Douglas W. Sullivan, Superintendent Dickinson Public Schools 701-456-0002 firstname.lastname@example.org
Hagen Junior High School
Fun with fiction
Your child can find creative-writing ideas in unexpected places. Perhaps he’ll write about a funny incident in gym class or put a modern twist on a fairy tale he reads to a sibling. Suggest that he carry a small notebook for jotting down possibilities. Then, when he has an assignment or just feels like writing, he’ll have ideas ready.
Making it right
An apology means more if your youngster follows up on it. When she makes a mistake, ask her what her plan is for the future. For example, say you have to get out of bed to tell her to turn down her music. After she says “I’m sorry,” she might tape a sign to her speakers that reads “Turn the volume down at bedtime.”
Stepparents and tweens
It can take time for a new family to bond. Try inviting your stepchild to join you in an activity you both enjoy, like fishing or going to car shows. If he doesn’t want to go along, say, “Maybe next time.” Keep asking, and let him adjust at his own pace.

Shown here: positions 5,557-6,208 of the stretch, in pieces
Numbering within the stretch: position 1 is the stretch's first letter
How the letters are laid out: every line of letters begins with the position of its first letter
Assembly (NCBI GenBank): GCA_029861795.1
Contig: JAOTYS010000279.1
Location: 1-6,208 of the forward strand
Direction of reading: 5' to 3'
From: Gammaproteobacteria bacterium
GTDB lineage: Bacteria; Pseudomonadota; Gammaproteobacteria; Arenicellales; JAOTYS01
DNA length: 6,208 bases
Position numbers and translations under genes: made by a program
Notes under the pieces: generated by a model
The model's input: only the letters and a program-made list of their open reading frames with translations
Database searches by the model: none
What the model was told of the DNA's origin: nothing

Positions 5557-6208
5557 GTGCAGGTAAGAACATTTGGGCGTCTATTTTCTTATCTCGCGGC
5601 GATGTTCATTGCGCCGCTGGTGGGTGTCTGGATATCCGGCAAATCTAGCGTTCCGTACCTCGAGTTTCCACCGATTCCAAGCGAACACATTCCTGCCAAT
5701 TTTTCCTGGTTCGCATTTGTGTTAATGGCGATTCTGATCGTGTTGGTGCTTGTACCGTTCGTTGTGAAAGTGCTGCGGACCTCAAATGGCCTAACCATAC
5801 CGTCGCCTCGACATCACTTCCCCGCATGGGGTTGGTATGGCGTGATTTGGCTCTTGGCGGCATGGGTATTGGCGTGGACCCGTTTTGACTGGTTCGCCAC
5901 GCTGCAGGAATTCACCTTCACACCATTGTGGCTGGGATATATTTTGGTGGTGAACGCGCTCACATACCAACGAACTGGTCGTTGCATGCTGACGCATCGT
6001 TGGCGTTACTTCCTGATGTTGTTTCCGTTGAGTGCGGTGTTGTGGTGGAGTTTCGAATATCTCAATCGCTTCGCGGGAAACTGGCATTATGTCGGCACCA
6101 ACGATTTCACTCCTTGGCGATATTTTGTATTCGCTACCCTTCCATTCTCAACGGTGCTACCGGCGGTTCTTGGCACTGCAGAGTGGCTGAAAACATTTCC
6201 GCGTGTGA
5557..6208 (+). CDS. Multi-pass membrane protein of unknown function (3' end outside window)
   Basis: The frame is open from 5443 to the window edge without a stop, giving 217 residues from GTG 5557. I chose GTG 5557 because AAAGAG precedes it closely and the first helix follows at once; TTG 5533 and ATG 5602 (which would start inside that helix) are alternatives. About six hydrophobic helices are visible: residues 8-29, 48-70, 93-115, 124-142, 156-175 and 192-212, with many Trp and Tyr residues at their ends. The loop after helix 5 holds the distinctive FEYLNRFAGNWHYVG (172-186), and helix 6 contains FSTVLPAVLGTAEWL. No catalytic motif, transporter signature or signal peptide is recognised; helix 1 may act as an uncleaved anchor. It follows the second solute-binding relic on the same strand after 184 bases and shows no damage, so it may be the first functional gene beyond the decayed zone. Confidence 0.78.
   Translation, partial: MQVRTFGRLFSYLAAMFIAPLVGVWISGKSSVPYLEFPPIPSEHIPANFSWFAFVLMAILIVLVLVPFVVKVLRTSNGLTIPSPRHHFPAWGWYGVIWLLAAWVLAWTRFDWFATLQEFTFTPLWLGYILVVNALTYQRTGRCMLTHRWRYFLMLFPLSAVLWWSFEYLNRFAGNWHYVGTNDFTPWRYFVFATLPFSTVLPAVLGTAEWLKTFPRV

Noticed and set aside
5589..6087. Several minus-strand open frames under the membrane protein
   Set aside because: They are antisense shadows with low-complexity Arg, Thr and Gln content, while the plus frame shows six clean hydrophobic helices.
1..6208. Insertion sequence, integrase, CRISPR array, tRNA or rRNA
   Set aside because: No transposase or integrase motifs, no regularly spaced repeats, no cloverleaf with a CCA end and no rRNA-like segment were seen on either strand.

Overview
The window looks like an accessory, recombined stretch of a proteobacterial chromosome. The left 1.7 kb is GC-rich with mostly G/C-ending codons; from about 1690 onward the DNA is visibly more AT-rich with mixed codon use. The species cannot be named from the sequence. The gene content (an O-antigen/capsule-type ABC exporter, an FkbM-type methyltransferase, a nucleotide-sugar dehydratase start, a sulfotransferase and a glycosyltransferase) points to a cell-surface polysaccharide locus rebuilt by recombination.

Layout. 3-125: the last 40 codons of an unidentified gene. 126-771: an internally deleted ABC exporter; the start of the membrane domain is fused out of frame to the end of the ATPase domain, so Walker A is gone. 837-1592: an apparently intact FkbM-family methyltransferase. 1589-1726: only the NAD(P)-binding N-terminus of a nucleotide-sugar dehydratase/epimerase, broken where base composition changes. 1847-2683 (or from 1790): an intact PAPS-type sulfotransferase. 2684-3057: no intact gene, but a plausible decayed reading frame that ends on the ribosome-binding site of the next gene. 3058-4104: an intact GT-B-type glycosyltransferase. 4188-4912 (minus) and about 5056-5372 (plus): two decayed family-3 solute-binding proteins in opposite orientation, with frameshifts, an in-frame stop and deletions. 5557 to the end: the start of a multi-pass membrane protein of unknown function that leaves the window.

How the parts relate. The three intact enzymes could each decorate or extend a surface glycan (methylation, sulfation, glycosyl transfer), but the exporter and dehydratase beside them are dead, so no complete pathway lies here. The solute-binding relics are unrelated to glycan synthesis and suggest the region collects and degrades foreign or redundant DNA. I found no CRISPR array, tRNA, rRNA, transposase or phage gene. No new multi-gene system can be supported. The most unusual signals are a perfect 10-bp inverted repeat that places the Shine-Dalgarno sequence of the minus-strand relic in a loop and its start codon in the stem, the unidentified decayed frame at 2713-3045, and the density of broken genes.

“Act as if what you do makes a difference. It does.” William James
Just for fun Q: What can go as fast as a racehorse? A: The jockey!
Mr. Perry Braunagel, Principal
What’s your style? Information clicks with students in different ways. Perhaps your child learns best by discussing material with classmates. Or maybe she needs to find connections between ideas or to read about a topic first. Most likely, she uses a combination of learning styles. Here are a few ways youngsters learn, along with tips for getting the most from each.
A social learner enjoys interacting and collaborating. She’s good at working in groups and participating in class discussions. If your middle grader likes learning with others, suggest that she study with friends. Or offer to listen while she summarizes a novel out loud or brainstorms science project ideas.
Is your tween good at solving puzzles and problems? Does she easily recognize
patterns and understand step-by-step directions? She may be a logical learner. Encourage her to rewrite class notes in outline form. When she studies, she can draw charts and diagrams.
Verbal learners like reading, writing, and talking. If this sounds like your youngster, suggest that she use rhymes, songs, or abbreviations to help her remember information. She might also make up word problems to go with math equations.